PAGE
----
Next they opened up the partnerships and whoever won the match could be taken on by any challenger who wished to give it a try. I watched a lot of folks hold the log and then loose it until Ryan got on. Ryan ins 6’3″ and solid built. He was not being moved by the assaults. I decided it was the job a the meek to change the situation and mounted the log to face Ryan. Ryan was so sure that he could take me down that after landing a solid blow on my thigh, he follow through with his bodies movement that assumed I would fall. As a result he fell while I stood solid without having taken a swing.
The next challenge was with a large ball suspended from a rope strun above the log. We approached the fall, put on our blind fold, hit the ball and feel where the ball would go. Paul got up, put on his blind fold and hit the ball. As the ball came back toward his body off to the right, Paul turned his head to the right as if he was seeing the ball and hit it. The ball circled around him to the left, he followed it with his blindfolded eyes, anticipated it coming close to his body and hit it again. All of the other students cheered and were astounded that this was possible. Two women came and told me that our performance on the log gave them hope that humans could retrieve some of their senses.
When it was my turn with the ball, I had an equally amazing experience. I hit the ball and felt it going around the back of me. As it did, I felt it would hit my back and put me off balance so I shifted my spine out of the way. As I did this, the other students awed and cheered. I continued to follow by body’s sense of where the ball was for several minutes making suttle shifts in my stature to avoid being hit by the ball. I hit the ball in order to keep it moving and remained stable and aware of the location of the ball. I eventually thanked the ball for the lesson and jumped off the log.
One of my fellow class mates approached me to tell me that she was moved to tears as she watched me dance with the ball. This was another amazing experience letting me know that the potential of the human sensory system is so much more powerful than we know or experience in our every day lif.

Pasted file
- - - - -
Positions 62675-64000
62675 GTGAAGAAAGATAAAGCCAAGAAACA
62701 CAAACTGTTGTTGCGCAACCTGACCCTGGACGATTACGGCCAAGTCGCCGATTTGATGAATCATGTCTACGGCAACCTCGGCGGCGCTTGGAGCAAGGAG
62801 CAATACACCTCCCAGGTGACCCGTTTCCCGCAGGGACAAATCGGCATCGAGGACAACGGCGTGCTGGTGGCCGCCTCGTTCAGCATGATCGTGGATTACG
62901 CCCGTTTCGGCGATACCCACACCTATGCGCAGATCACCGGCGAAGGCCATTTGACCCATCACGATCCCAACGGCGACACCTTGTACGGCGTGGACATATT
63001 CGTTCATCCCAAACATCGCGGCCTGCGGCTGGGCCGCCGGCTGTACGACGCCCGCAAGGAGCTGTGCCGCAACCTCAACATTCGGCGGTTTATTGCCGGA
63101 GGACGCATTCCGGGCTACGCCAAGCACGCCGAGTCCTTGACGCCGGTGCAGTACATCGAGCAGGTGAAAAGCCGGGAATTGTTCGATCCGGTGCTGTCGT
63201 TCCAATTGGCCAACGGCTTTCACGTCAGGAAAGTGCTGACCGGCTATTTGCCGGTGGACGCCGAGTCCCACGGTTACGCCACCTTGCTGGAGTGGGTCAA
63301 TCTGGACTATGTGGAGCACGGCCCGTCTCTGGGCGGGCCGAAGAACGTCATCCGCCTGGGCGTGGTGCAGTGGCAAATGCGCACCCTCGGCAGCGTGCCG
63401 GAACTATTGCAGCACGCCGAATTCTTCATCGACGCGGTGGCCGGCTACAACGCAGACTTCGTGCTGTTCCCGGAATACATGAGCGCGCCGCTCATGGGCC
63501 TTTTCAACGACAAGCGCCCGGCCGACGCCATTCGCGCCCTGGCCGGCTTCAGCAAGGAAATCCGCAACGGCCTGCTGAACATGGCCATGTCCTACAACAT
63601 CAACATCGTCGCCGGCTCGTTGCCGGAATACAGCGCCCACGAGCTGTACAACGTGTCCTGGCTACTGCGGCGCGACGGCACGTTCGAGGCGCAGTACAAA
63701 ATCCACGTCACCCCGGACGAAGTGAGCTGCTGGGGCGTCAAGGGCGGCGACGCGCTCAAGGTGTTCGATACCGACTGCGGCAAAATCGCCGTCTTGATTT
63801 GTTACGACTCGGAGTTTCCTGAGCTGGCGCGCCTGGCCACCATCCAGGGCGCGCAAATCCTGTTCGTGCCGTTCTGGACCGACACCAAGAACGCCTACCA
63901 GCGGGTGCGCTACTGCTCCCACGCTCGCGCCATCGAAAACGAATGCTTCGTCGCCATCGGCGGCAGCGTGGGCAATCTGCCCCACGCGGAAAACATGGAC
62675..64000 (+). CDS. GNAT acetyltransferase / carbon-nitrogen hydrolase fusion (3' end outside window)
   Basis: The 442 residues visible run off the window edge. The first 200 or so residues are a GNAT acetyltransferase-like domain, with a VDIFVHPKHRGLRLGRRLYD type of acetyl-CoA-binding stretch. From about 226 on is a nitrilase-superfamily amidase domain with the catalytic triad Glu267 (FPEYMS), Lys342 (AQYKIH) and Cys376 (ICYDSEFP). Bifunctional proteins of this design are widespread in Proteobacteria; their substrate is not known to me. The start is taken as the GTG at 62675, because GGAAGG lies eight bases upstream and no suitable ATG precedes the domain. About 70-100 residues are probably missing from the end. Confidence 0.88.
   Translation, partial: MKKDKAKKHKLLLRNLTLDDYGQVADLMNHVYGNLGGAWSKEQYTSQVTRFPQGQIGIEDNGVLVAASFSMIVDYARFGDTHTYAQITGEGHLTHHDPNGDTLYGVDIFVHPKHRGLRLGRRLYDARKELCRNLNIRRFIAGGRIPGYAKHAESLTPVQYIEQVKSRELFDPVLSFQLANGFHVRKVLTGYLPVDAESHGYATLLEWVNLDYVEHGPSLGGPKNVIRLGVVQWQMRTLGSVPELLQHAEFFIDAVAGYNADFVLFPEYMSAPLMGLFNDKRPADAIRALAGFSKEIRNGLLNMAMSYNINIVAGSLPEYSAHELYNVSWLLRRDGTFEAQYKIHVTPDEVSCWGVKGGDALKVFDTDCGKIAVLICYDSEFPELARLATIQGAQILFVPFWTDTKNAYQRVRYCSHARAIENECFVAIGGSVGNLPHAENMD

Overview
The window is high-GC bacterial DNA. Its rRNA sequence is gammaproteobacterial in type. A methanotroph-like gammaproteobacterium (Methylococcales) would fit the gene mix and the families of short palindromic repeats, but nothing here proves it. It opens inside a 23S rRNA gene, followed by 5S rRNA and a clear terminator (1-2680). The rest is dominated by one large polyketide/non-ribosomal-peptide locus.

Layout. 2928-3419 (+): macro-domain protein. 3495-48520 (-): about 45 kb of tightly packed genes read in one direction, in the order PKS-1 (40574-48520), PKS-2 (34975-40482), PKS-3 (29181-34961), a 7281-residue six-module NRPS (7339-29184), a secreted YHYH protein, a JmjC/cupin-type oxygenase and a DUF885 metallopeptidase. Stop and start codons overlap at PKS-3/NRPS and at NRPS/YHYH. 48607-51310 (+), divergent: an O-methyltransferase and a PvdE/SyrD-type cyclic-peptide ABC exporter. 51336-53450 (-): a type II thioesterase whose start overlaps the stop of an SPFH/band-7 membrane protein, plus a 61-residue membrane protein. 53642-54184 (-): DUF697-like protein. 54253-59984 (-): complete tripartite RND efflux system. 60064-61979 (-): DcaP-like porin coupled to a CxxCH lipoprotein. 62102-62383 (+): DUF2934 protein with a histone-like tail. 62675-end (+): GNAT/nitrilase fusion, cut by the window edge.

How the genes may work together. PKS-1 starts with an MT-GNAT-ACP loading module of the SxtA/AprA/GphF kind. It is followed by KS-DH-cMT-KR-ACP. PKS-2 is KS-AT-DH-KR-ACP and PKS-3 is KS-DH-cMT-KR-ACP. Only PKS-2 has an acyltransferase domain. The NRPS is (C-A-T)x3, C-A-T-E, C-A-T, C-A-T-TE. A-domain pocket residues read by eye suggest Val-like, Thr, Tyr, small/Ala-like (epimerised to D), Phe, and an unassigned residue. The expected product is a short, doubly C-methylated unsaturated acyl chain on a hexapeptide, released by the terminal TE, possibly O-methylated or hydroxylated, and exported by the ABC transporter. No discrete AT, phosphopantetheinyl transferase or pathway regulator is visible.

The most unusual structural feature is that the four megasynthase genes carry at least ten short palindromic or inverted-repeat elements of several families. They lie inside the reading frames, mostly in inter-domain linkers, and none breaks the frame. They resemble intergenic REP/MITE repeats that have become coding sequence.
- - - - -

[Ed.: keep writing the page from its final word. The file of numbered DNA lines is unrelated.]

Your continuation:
Tracker School Lessons
I am so grateful for my experiences with the Tracker School. I learned about myself things I had not had the opportunity to know. The classes created an environment to bring those aspects of myself out. I feel empowered by that knowledge of self. I feel confident that I can perform many of the skills I learned with skill and pass them on to others.
I feel disappointed in the dietary practices, inner staff relationships, commercialism of the school, and the loss of sacredness in the recreation of the ancient skills. The “Prophesies” were also a part of the teaching that we felt, in the end, may do more harm that good. It seems that spending time studying, feeling and imaging a negative future outcome is not the best use of energy. If we used the same amount of energy to create a better future image and act on the images we create, we could bring a whole lot of good to the earth and her people.
I feel we got out of the classes what we put into them, and that is a lot
December 4, 2008
After visiting my dad in early May, Paul and I headed up to visit a friend in Colorado. My friend Tyler caretakes a Boys and Girls camp up at 9000 feet. It is a beautiful space with coyotes, Elk, bear, even a fresh water lake and all the wildlife we longed to connect with. It was great to hang out with Tyler for a while. Tyler is very energetic, enthusiastic, positive and adventurous. Tyler even joined in on eating the Primal Diet while we were there, raw meat and all.
While we were there we were informed that a snow storm was coming. Paul looked at me and said, I need to sleep outside, want to build a shelter? So we did. We put the Standard Class lesson to the test. Paul and I labored in the high altitude pine forest for about five hours. We found a ridge pole, all sizes of rib branches, lattice and heaps of pine needle debris. In the end, we spent three nights in this cozy weather worthy shelter. We spent our days working at making friction fire, following tracts in the snow and perfecting our bow drill kit. We felt thrilled and free.
December 4, 2008
While in Hawaii, we felt the call of the wild. We missed the fresh water rivers and lakes, the deer, bear, raccoons, snakes and the like. Paul and I have a mutual love for the wild. We read Tom Brown Jr.’s books, The Tracker, The Vision, The Quest, Grandfather, and many other together. We fantasized about being able to support ourselves and maybe even thrive in a totally natural setting. We signed up for classes with the Tracker School to build these skills learning from The Tracker himself.
We made it to California in early April for our first class. The classes are held in CA outside of Boulder Creek. What a beautiful setting. We made a summer style debris hut that allowed the sunlight to filter in and us to lay upon our back and gaze into the heart of the redwoods.